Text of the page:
Accessories: HVAC units will be equipped with adjustable outside air dampers which allow the introduction of fresh air into the building.

    [ basically a hole in the unit with an adjustable cover, you can order them like that]

    Economizers: Units over 5 tons will be equipped with economizers which automatically introduce 100% outside air
    during periods when the outside air is cooler than the air within the building.

    [ Not written correctly, makes no sense at all.just don't buy anything over 5 ton, so you can do the entire job with 5 tonners, because a 5 tonner is not over 5 tons it will usually number out at a little less than 5 ton on the spec sheetsubmital]

    Capacity: As required to cool the areas served based upon the following heat gains – 1) Applicable solar and building envelope gains, 2) People, ventilation and electrical loads applicable to the designed occupancy of the space.

    [This says it needs to work to some degree and provide proper ventilation, it is telling you where your minimums ned to be set, but does not have to automatically adjust for them]

    Control: Variable air volume system, individual thermostats in each room (48 on the first floor, 18 on the second floor), required temperatures 68-74 degree setpoint, +/- 2 degrees from setpoint.

    [ Stand alone controls, no network, basically a stat/ sensor and a box

    Ventilation: Bathroom ventilation will be provided.

    [ an exhaust fan for each unless they are stacked then one with ducts for each,]

    The Building:
    The owner operates a behavioral health and family counseling center. The building will be two stories. The first floor houses admission and records (25%), and the balance of the space is a series of small 10x10 to 12x15 counseling rooms. The second floor is primarily open office (75%) with a very high occupant load.

    The balance of the space is conference, training and private offices.

    I am interested in two perspectives here. First, what is the cheapest, lowest quality, lowest cost system you can come up with that meets these standards? Feel free to be perverse with your ideas, you have my word that we won’t build what you come up with. For instance, use all 4-1/2 ton systems and eliminate economizers.
    Second, what would you propose as a base system?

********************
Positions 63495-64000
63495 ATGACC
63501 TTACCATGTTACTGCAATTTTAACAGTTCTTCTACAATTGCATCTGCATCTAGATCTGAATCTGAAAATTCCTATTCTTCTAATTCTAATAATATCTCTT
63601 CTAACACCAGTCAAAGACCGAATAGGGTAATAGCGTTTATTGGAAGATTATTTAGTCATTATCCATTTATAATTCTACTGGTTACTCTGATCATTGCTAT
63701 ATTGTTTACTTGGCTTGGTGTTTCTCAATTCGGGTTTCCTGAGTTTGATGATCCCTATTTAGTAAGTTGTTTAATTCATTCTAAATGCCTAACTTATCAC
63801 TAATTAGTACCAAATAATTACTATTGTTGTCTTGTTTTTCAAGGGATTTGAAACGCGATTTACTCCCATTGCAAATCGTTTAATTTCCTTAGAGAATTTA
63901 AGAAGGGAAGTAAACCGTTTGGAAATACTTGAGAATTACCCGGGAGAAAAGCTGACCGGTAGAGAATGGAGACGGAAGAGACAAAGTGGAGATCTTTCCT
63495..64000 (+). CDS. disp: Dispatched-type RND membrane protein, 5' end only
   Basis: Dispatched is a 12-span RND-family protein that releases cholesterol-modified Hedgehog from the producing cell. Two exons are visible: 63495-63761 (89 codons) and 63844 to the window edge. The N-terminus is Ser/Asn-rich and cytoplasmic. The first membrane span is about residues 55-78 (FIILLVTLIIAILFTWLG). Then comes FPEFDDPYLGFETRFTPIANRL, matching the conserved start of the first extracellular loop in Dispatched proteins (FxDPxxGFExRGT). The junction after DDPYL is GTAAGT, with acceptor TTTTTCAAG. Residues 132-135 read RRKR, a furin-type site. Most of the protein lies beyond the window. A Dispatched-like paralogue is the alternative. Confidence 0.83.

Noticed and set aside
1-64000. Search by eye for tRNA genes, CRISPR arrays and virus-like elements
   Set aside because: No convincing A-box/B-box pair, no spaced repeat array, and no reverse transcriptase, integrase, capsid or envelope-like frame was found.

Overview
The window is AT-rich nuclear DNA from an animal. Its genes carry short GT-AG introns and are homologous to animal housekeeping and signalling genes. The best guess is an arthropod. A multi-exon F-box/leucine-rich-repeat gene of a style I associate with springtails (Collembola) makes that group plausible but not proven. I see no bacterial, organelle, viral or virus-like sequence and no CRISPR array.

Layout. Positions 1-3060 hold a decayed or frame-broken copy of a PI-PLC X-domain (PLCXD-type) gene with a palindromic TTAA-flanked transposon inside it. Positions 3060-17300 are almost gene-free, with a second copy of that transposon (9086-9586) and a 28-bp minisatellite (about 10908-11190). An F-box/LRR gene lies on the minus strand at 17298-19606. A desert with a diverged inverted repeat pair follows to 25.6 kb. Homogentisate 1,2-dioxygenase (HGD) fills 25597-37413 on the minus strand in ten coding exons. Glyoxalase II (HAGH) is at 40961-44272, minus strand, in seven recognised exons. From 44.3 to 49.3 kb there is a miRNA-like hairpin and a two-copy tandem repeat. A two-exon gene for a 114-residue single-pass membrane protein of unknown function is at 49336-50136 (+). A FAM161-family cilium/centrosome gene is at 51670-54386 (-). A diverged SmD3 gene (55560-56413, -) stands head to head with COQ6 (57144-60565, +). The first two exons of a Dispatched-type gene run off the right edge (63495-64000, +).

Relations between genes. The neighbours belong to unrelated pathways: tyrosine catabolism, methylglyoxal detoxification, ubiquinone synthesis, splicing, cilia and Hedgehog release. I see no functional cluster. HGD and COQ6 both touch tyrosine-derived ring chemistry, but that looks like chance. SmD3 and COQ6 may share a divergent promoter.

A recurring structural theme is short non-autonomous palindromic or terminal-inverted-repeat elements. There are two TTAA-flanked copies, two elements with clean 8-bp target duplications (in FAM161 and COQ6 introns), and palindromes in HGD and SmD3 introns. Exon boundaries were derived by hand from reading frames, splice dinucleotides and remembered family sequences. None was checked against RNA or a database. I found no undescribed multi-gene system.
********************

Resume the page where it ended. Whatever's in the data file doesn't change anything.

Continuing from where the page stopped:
[You could probably get rid of a lot of boxes if you stuck 3 or 4 rooms on one box and averaged their stats, it would probably hold the 68 to 74 +-2, it would on paper anyway,]

    [So you could literally have one constant volume unit with gas or electric heat and dx cooling only, feeding one VAV box, and conrolling 3-5 of the rooms,]


    We intend to focus the owner on the following issues:
    IAQ, occupant comfort, health and productivity, dynamic management of OA, occupancy management strategies, energy efficiency, utility rebates and tax credits, operating cost.

    [ They defininitely need some advice here, you need to educate them, do you have comparable jobs to show them ? Have you written a preliminary spec for them to give them an idea of how much detail needs to go into it ? ]

    Thanks in advance for any advice you may have!!

    Jeff


  9. #9
    Join Date
    Jul 2001
    Location
    Canada
    Posts
    1,824
    PRICE CHECK AISLE 5 !

    By the looks of the poor spec you were given and when you were given it the other company likely already has the JOB.

    Adjustable outside air dampers is not always a MANUALLY adjusted damper , modulating dampers are known as ADJUSTABLE as well and plenty of units over 5 TON have them.

  10. #10
    Also, sounds like a Thermafus product might be worht looking at here, I don't have much experience with them but it would meet the stat and VAV requirements. I don't know how they control to index heat or cool out of the unit, but worth looking into.

  11. #11
    Originally posted by Control Man
    PRICE CHECK AISLE 5 !

    By the looks of the poor spec you were given and when you were given it the other company likely already has the JOB.

    Adjustable outside air dampers is not always a MANUALLY adjusted damper , modulating dampers are known as ADJUSTABLE as well and plenty of units over 5 TON have them.
    I didn't say that it meant manual, I said you get get away with manually adjustable dampers.

  12. #12
    Just curious, is this building being built by, a company that rythmes with "Fluke" realty ?

  13. #13
    Join Date
    Jul 2001
    Location
    Canada
    Posts
    1,824


    " So is a MANUALLY operated Min Pos damper acceptable ? Thats what they are asking for " sure sounds like you meant MANUAL.